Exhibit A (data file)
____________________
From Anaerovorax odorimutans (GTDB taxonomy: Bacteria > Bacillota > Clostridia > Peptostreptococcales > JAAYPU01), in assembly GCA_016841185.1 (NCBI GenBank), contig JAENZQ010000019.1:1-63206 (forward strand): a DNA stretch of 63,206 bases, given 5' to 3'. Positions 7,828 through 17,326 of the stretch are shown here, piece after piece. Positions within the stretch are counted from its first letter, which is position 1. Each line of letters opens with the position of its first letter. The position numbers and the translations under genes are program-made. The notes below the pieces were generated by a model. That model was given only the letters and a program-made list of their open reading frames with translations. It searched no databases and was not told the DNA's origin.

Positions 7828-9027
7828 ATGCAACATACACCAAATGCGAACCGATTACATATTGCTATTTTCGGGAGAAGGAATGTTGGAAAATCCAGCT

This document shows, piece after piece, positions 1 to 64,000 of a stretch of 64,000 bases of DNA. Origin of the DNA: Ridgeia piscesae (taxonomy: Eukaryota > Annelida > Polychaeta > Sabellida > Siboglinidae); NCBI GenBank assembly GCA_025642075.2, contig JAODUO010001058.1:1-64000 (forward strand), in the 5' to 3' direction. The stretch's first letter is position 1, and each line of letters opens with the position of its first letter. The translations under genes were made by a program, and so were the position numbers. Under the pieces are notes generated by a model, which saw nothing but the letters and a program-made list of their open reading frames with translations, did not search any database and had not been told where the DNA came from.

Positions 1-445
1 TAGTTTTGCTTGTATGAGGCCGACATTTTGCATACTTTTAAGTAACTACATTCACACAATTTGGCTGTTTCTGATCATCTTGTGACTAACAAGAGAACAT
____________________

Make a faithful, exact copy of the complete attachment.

From Anaerovorax odorimutans (GTDB taxonomy: Bacteria > Bacillota > Clostridia > Peptostreptococcales > JAAYPU01), in assembly GCA_016841185.1 (NCBI GenBank), contig JAENZQ010000019.1:1-63206 (forward strand): a DNA stretch of 63,206 bases, given 5' to 3'. Positions 7,828 through 17,326 of the stretch are shown here, piece after piece. Positions within the stretch are counted from its first letter, which is position 1. Each line of letters opens with the position of its first letter. The position numbers and the translations under genes are program-made. The notes below the pieces were generated by a model. That model was given only the letters and a program-made list of their open reading frames with translations. It searched no databases and was not told the DNA's origin.

Positions 7828-9027
7828 ATGCAACATACACCAAATGCGAACCGATTACATATTGCTATTTTCGGGAGAAGGAATGTTGGAAAATCCAGCT

This document shows, piece after piece, positions 1 to 64,000 of a stretch of 64,000 bases of DNA. Origin of the DNA: Ridgeia piscesae (taxonomy: Eukaryota > Annelida > Polychaeta > Sabellida > Siboglinidae); NCBI GenBank assembly GCA_025642075.2, contig JAODUO010001058.1:1-64000 (forward strand), in the 5' to 3' direction. The stretch's first letter is position 1, and each line of letters opens with the position of its first letter. The translations under genes were made by a program, and so were the position numbers. Under the pieces are notes generated by a model, which saw nothing but the letters and a program-made list of their open reading frames with translations, did not search any database and had not been told where the DNA came from.

Positions 1-445
1 TAGTTTTGCTTGTATGAGGCCGACATTTTGCATACTTTTAAGTAACTACATTCACACAATTTGGCTGTTTCTGATCATCTTGTGACTAACAAGAGAACAT